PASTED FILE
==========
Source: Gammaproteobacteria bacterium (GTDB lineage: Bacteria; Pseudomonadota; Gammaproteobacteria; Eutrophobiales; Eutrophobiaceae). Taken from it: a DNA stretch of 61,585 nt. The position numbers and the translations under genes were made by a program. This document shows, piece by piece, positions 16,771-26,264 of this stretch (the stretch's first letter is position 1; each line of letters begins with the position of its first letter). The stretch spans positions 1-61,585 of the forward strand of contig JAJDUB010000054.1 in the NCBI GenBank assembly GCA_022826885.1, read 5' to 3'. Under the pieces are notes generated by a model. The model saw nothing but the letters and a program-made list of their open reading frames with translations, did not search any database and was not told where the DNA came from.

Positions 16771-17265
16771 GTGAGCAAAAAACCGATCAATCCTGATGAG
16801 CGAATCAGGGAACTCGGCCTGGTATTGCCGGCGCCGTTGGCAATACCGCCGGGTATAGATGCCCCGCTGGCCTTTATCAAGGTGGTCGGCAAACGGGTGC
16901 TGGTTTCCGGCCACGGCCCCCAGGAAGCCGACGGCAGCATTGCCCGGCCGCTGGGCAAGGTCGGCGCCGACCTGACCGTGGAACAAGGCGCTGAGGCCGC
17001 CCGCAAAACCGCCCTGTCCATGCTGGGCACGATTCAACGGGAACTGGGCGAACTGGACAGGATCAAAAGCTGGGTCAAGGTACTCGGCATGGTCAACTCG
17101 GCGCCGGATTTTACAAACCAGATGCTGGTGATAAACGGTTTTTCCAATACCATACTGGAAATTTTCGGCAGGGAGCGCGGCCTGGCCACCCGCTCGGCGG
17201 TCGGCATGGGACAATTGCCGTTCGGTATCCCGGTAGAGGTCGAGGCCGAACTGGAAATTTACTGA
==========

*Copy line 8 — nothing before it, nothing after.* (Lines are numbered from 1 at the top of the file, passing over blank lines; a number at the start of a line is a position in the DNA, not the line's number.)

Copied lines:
17201 TCGGCATGGGACAATTGCCGTTCGGTATCCCGGTAGAGGTCGAGGCCGAACTGGAAATTTACTGA